Who would have ever thought that a Japanese-built economy car would become one of the best-handling and most fun to drive cars of the last decade?
We have already covered some of the most important pioneering performance cars to have used all-wheel-drive, most notably the Porsche 959 and Audi Sport Quattro. So now we'll be covering some of the more recent uses of AWD in performance cars. Subaru's rally-bred AWD sport compact is a great place to start. It introduced the mass market pure rally car to the US in WRX form in 2002 and Subaru later followed this up with the more hard-edged WRX STI in 2004.
The Impreza, which the STI is based on, was first introduced in 1992. Available with either front- or all-wheel-drive, and with either a naturally-aspirated or turbocharged engine, the small sedan was fairly sporty in all its forms. AWD versions were praised for being very lightweight despite the additional weight the system brings with it. This has always been one of the car's strong points, light weight without the need for expensive and exotic materials and while still offering AWD. Though the Impreza wasn't built exclusively for rallying purposes, it was clear from the start that it would be used for this application.
Subaru had partnered with Prodrive for competition in WRC since 1989, but the larger Legacy had been used for racing before the introduction of the Impreza. The STI (at the time badged as "STi") was introduced in 1994, and that same year saw Subaru's first WRC victory with the Impreza. The Impreza would go on to claim WRC titles in 1995, '96 and '97. This was a slightly more powerful, slightly lighter and more rally-focused version of the WRX, and its 2.0-liter four-cylinder turbocharged boxer engine produced 247 horsepower. Initially, Subaru built only 100 of these per month, and they were made by modifying already completed WRX's.
This practice wouldn't last long, and the STI soon had its own assembly line. Even once the STI had its own line, the car was still a thoroughly stripped-out purpose-built racer, and was made in fairly small quantities. Of course, a big part of the reason why Subaru didn't sell many units of the STI was that, for several years, it was sold only in Japan. The WRX made it to a couple of other markets, but the US didn't receive any turbocharged form of the first-generation Impreza. There wasn't even a real sport model until 1998. This was the 2.5RS, which boasted a bigger naturally-aspirated engine, bigger brakes and 16-inch gold wheels inspired by those on the WRC race cars.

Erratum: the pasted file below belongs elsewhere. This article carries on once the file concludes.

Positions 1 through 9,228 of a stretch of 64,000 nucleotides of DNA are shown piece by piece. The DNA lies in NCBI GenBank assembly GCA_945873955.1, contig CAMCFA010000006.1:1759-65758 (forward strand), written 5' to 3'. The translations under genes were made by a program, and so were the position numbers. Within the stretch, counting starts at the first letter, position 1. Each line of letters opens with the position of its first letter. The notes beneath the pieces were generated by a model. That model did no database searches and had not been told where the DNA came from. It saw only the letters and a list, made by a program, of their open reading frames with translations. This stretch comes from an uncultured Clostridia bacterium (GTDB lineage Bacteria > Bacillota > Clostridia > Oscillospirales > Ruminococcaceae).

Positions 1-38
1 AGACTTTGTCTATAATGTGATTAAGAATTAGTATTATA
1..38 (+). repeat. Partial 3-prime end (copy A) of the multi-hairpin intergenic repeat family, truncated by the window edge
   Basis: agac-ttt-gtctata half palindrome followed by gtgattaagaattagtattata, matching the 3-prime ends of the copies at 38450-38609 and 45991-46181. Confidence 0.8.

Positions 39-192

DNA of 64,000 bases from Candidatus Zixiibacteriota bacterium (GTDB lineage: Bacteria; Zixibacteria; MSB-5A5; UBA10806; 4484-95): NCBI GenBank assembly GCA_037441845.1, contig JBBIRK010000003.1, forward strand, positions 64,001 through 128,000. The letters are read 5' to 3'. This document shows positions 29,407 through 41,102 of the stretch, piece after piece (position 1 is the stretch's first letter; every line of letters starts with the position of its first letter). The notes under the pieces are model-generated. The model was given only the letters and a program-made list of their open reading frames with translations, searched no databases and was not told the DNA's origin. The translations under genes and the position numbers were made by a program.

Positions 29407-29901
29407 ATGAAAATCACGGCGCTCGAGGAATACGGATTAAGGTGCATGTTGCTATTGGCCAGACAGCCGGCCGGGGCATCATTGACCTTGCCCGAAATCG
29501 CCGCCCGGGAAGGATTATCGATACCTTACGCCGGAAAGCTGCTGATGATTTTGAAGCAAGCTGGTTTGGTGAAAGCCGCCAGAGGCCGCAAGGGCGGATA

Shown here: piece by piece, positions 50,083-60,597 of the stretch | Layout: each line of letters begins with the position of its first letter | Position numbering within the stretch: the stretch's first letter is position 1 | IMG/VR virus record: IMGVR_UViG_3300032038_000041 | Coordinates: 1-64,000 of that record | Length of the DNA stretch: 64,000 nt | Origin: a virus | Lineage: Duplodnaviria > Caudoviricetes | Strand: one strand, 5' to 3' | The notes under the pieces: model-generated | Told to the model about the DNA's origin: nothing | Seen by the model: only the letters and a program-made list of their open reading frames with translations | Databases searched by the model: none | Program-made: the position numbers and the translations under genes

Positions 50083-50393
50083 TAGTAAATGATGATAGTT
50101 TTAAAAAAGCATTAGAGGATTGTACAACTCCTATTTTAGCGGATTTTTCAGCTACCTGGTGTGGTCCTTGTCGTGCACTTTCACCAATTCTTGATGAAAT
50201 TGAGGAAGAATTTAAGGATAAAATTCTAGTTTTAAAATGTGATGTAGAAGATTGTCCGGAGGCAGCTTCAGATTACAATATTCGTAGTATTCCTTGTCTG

This corresponded with Subaru's move to make AWD standard for all markets outside of Japan. A grey market existed for the STI during the years before the car was exported, and this was biggest in Australia. Geographic convenience was probably a factor here, but the fact that the right-hand-drive setup didn't bother the Aussies is probably a bigger factor. The second generation of the Impreza was introduced to the Japanese market in 2000 and to the US in 2001 as a 2002 model. Having tested the performance Impreza waters with the 2.5RS, Subaru decided to bring the WRX over for the first time.
This turned out to be even more successful than expected, and the following year, Mitsubishi responded by bringing over the WRX's longtime rival, the Lancer Evolution. But the Evo was faster than the WRX, and Subaru soon realized that they would need to bring the Evo's true rival, the STI, over if they expected to compete. So 2004 finally saw the introduction of the STI, a car which had been lusted after for years by countless adherents to the import car culture. The current car comes with a turbocharged 2.5-liter boxer engine which produces 305 horsepower.
This, unfortunately, isn't very much anymore. It's the same as a V6 Mustang, and the two cars have nearly identical weight as well. The STI will handle much, much better than the Mustang (as well as most things on the road), but seeing as it costs about $10k more, it damn well better. The sad truth is that cars like the STI (and the Evo) are a bit past their prime. Neither of these rivals has won a WRC title since 1998, and no Japanese manufacturer has won since 1999. Top-tier rallying is now mostly dominated by French manufacturers (and Ford), and this lack of racing relevance has dulled the edge of these greats from the Nineties.
But make no mistake, the STI is now better than ever. Even if it is no longer a stripped-out purpose-built racer, it is faster than before and even handles better. It's tons of fun to drive, and is truthfully probably better for street use now that this is the application it is actually built for. It's one of the few icons of Nineties Japanese performance that survives today, and this alone is a very special thing.